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Wednesday, November 29, 2006

Dialogue—info dump

“As you know, Bob, your mother left you at the age of five to run off to California with the family lawyer, leaving you to be raised by your bohemian grandparents. Do think it’s affecting your judgment about this child abandonment case?”

Be careful about dialogue that’s there just to inform the reader. Bob would know what his mother did, and wouldn’t need to be told or reminded.

“You’re too close to this case, Bob.”
“What do you mean?” He crossed his arms.
She spoke with a hitch of hesitation in her voice. “You were the same age as this kid when your mom . . .”
She didn’t have to say it. As a child, he’d prayed for an earthquake to swallow up both his mother and the ex-family lawyer in California. Maybe he was too close to this.

Some things won’t seem like telling at first, but at closer look they might:

She spoke with a hitch of hesitation in her voice. “You were the same age as this kid when your mom left you for the family lawyer.” (Does Bob need to be reminded whom she ran off with?)

vs.

She spoke with a hitch of hesitation in her voice. “You were the same age as this kid when your mom left.”

Monday, November 27, 2006

Developing your writer’s voice #7

Not all these exercises will work for every writer, but some might enable you to find and/or further develop your voice.

(Most of these exercises are taken from Finding Your Writer's Voice: A Guide to Creative Fiction by Thaisa Frank and Dorothy Wall)

Keep practicing.

Voice is developed by writing, writing, writing.

Try doing a voice writing exercise each week. It only takes a few minutes, and that weekly stretching and warm-up will help your writing the rest of the week.

And not just short exercises--use your manuscript as practice ground for unleashing your raw voice. Take a scene, or a page of your manuscript. Work some of the exercises with that piece of your writing. Not only will you be developing your voice, you’ll also be working on beefing up your manuscript.

Don’t be discouraged if the exercises don’t seem to be showing dramatic results. Often a writer’s voice comes out subtly, in waves or glimpses.

Some writers’ voices are loud, others are soft and more subtle. Don’t assume you’re one or the other. Don’t fall prey to preconceived notions. Just WRITE. Be yourself.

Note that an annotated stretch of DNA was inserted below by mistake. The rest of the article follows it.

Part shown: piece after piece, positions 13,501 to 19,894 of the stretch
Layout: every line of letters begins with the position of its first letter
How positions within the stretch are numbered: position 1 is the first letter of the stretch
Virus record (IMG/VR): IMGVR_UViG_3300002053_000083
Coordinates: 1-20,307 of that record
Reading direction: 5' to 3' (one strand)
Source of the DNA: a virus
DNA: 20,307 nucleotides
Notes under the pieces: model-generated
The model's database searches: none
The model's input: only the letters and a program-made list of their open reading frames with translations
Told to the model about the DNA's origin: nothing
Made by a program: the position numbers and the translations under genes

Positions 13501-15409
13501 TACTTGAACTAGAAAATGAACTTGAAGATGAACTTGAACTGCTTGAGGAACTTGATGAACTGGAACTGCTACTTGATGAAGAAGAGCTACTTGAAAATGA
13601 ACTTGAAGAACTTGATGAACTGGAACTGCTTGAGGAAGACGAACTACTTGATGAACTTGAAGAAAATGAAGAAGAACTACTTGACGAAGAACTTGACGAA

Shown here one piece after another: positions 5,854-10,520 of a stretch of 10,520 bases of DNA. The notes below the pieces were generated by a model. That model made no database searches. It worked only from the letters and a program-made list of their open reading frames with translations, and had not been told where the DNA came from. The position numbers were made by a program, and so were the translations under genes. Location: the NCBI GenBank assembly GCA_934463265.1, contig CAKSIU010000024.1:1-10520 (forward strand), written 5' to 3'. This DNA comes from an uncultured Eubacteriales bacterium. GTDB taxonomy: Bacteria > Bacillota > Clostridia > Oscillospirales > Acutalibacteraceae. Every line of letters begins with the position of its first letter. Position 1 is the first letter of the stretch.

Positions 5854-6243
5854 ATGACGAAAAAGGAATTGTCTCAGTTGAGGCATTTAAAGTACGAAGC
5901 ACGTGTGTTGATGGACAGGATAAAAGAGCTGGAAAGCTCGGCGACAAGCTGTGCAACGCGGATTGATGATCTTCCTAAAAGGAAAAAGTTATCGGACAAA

With diligence and perseverance, your voice will come roaring out of you.

Wednesday, November 22, 2006

Developing your writer’s voice #6

Not all these exercises will work for every writer, but some might enable you to find and/or further develop your voice.

(Most of these exercises are taken from Finding Your Writer's Voice: A Guide to Creative Fiction by Thaisa Frank and Dorothy Wall)

Speak your voice through characters.

Like a ventriloquist, you throw your voice into a story character so that it's you and yet not you speaking. More than anything, it should be the character's voice that dominates, but your own voice will add vibrancy to your character.

Your heroine will have her own unique way of speaking, and it will also depend on her audience. She may speak one way to her mother and a different way to the hero. Through it all, don't be limited by her personality--rather, let her individuality unleash your own raw voice.

Take a persona and notice if you speak directly in his voice--in his skin--or describe him as if you're in the room. Sometimes, this can indicate a preference for first person versus third person.

Let this persona be uninhibited. Give her the quick mouth that would never survive in the real world.

Experiment with different personas completely different from who you are--an extrovert if you're an introvert, or a high-powered attorney if you're a teacher. Put them in different situations to discover who they are on deeper levels--stick your extrovert in a Hollywood party and then a monastery, or move your attorney from New York to Taiwan.

Monday, November 20, 2006

Developing your writer’s voice #5

Not all these exercises will work for every writer, but some might enable you to find and/or further develop your voice.

(Most of these exercises are taken from Finding Your Writer's Voice: A Guide to Creative Fiction by Thaisa Frank and Dorothy Wall)

Take a lesson from children's storytelling.